U.S. Eliminated By Ghana - Cincinnati News, FOX19-WXIX TV

U.S. Eliminated By Ghana

RUSTENBURG, South Africa (AP) - Life on the edge came to an

exhausting and crushing end for the United States against a

familiar foe.

Ghana sent the U.S. packing from the World Cup - again -

eliminating the Americans in the second round Saturday night.

Asamoah Gyan scored 3 minutes into overtime, leading the Black

Stars to a 2-1 victory that ended a thrilling but ultimately

unfulfilling World Cup for the United States that was watched by

record audiences back home.

"A stinging, tough defeat," U.S. coach Bob Bradley said. "We

knew Ghana was a good team and we didn't get the job done."

Asamoah Gyan scored 3 minutes into overtime, and this time there

was no magic left in the Americans.

Kevin Prince Boateng put Ghana ahead when he stripped the ball

from Ricardo Clark in the 5th minute and beat goalkeeper Tim Howard

from 16 yards.

Once again, the U.S. came back, and Landon Donovan tied the

score with a penalty kick in the 62nd minute after Jonathan Mensah

pulled down Clint Dempsey streaking in. But no matter how much the

Americans pressured after Gyan scored, they couldn't tie it again.

"We had already expended a lot of energy at that time,"

Bradley said. "I think we put ourselves in trouble with giving up

the early goal again."

In the first-ever extra time World Cup game for the U.S., Gyan

got the winning goal when he took a long ball from Andre Ayew over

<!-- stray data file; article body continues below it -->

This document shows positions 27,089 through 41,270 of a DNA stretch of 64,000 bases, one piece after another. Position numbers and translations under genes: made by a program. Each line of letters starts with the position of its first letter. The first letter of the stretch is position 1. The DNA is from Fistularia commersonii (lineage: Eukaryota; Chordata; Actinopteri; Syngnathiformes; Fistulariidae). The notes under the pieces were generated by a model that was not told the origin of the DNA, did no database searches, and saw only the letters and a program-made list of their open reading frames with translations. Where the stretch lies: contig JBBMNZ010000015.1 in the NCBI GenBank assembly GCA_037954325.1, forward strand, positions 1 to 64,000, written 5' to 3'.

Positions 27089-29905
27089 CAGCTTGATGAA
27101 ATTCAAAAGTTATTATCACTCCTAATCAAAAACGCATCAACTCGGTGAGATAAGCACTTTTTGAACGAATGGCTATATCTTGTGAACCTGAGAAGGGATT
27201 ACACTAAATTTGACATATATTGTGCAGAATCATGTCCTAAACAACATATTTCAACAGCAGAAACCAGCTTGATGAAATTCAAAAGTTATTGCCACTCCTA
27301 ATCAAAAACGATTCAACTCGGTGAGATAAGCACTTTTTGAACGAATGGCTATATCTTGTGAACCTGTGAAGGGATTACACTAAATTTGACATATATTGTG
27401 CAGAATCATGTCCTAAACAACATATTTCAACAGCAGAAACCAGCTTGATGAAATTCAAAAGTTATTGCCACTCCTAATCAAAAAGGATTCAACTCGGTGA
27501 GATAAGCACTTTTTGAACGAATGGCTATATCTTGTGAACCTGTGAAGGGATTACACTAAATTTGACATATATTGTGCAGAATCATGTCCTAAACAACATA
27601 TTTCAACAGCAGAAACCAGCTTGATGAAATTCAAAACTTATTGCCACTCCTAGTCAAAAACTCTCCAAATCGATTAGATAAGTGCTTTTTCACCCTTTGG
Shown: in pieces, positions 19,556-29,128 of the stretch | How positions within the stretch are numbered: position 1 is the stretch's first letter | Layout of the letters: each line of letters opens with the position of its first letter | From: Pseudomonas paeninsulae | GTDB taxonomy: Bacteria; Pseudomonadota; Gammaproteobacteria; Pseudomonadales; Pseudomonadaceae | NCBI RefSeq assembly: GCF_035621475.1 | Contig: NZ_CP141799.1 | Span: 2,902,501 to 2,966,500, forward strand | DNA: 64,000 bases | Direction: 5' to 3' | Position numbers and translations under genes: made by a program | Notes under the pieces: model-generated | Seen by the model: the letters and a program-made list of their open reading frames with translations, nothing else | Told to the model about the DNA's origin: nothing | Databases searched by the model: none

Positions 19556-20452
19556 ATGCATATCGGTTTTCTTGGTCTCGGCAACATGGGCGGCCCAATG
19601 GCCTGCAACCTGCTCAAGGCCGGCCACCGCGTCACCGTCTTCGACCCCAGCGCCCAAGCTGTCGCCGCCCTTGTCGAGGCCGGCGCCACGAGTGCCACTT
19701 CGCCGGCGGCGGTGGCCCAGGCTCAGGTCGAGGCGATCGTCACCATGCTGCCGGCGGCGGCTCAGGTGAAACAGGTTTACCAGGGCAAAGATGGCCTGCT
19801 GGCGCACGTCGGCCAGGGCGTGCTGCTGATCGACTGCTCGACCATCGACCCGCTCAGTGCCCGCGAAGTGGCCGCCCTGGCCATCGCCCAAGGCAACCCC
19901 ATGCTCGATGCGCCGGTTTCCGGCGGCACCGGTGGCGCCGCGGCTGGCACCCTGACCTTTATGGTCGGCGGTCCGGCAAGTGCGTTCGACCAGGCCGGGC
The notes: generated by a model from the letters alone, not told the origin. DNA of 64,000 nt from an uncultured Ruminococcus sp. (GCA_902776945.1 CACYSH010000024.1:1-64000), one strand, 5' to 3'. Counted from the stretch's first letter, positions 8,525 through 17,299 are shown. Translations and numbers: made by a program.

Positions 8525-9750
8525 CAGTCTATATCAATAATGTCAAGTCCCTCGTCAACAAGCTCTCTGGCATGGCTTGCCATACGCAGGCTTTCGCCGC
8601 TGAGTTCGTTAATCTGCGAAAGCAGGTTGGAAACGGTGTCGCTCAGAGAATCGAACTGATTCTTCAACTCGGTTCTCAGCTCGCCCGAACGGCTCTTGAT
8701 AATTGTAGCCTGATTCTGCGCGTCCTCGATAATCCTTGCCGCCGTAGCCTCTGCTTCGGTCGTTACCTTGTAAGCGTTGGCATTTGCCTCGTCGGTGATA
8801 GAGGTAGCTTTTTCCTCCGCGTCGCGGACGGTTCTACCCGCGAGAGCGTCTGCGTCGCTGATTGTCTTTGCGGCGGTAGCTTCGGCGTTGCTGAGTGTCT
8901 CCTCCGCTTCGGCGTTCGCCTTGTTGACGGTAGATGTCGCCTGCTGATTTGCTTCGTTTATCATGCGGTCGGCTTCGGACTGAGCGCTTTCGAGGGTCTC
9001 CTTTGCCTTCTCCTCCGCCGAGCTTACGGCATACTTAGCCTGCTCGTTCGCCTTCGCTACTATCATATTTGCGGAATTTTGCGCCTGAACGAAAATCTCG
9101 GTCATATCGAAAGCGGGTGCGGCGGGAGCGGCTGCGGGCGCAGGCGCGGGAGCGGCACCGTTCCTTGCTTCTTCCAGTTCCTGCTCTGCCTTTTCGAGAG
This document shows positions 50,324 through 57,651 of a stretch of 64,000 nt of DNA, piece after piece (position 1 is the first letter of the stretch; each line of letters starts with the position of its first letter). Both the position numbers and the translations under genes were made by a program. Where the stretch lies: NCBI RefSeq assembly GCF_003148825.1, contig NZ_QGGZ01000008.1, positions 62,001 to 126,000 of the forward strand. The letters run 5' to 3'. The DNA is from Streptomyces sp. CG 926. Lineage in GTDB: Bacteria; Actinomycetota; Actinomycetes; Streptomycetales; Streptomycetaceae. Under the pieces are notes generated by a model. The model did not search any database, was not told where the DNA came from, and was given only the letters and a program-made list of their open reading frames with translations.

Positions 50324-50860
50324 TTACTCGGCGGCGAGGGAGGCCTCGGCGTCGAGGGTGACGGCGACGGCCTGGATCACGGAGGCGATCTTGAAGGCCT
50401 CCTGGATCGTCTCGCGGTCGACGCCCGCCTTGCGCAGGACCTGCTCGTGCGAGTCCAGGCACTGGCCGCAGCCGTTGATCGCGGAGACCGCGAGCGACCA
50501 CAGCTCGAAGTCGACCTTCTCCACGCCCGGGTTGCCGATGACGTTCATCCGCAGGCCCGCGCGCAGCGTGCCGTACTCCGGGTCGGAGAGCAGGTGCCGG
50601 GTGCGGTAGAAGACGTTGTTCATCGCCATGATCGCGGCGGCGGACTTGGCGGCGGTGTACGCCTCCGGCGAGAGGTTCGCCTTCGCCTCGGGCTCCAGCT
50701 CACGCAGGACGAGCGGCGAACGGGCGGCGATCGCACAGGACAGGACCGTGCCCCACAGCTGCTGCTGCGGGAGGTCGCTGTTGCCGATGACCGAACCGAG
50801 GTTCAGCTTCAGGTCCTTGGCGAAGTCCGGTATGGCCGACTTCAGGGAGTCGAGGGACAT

the defense and beat U.S. captain Carlos Bocanegra, his teammate on

the French club Rennes. Gyan let the ball bounce, took a touch with

his chest, and with Jay DeMerit vainly trying to catch up, scored

over goalkeeper Tim Howard with a left-footed shot from 16 yards.

"We've made everybody proud," Gyan said. "Not Ghana alone,

but all of Africa."

There was nothing to equal Donovan's injury-time goal against

Algeria that moved the Americans into the second round. The closest

the U.S. came to tying it again was in the 98th minute, when

Maurice Edu's header off Donovan's corner kick went wide.

With Howard pushed up, DeMerit's desperation long shot in the

final minutes went over the crossbar. Then Dempsey sent a header

wide.

At the final whistle, Howard consoled Bocanegra and Maurice Edu

collapsed to the ground. Donovan exchanged jerseys with a Ghana

player and walked off the field, put on a coat, sat on the bench

and hung his head.

"This is a terrific group and we're proud," Bradley said.

"We're also disappointed that we couldn't take it further."

Ghana, the only African team left in the tournament, celebrated

moving into the quarterfinals against Uruguay on Friday in

Johannesburg. In their second World Cup appearance, the Black Stars

bettered their 2006 team, which lost to Brazil 3-0 in the second

round. That team beat the Americans 2-1 in the final game of the

opening round to send the U.S. home.

"We did it before," Gyan said. "We did it in 2006."

While the U.S. came from behind to draw England 1-1 and Slovenia

2-2 in the first round, the Americans looked ragged this time. They